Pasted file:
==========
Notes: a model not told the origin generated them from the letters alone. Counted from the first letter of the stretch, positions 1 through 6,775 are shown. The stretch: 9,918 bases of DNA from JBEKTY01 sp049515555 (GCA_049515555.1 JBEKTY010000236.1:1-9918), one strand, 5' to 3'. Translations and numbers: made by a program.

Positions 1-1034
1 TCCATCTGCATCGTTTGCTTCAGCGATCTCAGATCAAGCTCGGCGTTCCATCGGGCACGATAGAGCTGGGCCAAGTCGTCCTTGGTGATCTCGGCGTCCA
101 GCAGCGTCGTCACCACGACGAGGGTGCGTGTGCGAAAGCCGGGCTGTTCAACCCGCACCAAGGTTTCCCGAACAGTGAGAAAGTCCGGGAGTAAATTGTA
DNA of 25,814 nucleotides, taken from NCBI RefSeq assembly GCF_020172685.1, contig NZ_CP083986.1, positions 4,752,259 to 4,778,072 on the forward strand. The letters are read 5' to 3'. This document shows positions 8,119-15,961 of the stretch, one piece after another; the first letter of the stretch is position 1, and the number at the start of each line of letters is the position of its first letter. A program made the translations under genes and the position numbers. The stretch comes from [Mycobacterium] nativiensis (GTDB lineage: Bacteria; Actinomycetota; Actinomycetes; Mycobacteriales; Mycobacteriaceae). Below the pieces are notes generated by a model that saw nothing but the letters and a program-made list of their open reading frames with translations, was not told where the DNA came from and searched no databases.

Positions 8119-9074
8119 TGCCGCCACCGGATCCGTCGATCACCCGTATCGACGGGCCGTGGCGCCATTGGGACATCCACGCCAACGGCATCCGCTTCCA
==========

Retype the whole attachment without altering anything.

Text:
Notes: a model not told the origin generated them from the letters alone. Counted from the first letter of the stretch, positions 1 through 6,775 are shown. The stretch: 9,918 bases of DNA from JBEKTY01 sp049515555 (GCA_049515555.1 JBEKTY010000236.1:1-9918), one strand, 5' to 3'. Translations and numbers: made by a program.

Positions 1-1034
1 TCCATCTGCATCGTTTGCTTCAGCGATCTCAGATCAAGCTCGGCGTTCCATCGGGCACGATAGAGCTGGGCCAAGTCGTCCTTGGTGATCTCGGCGTCCA
101 GCAGCGTCGTCACCACGACGAGGGTGCGTGTGCGAAAGCCGGGCTGTTCAACCCGCACCAAGGTTTCCCGAACAGTGAGAAAGTCCGGGAGTAAATTGTA
DNA of 25,814 nucleotides, taken from NCBI RefSeq assembly GCF_020172685.1, contig NZ_CP083986.1, positions 4,752,259 to 4,778,072 on the forward strand. The letters are read 5' to 3'. This document shows positions 8,119-15,961 of the stretch, one piece after another; the first letter of the stretch is position 1, and the number at the start of each line of letters is the position of its first letter. A program made the translations under genes and the position numbers. The stretch comes from [Mycobacterium] nativiensis (GTDB lineage: Bacteria; Actinomycetota; Actinomycetes; Mycobacteriales; Mycobacteriaceae). Below the pieces are notes generated by a model that saw nothing but the letters and a program-made list of their open reading frames with translations, was not told where the DNA came from and searched no databases.

Positions 8119-9074
8119 TGCCGCCACCGGATCCGTCGATCACCCGTATCGACGGGCCGTGGCGCCATTGGGACATCCACGCCAACGGCATCCGCTTCCA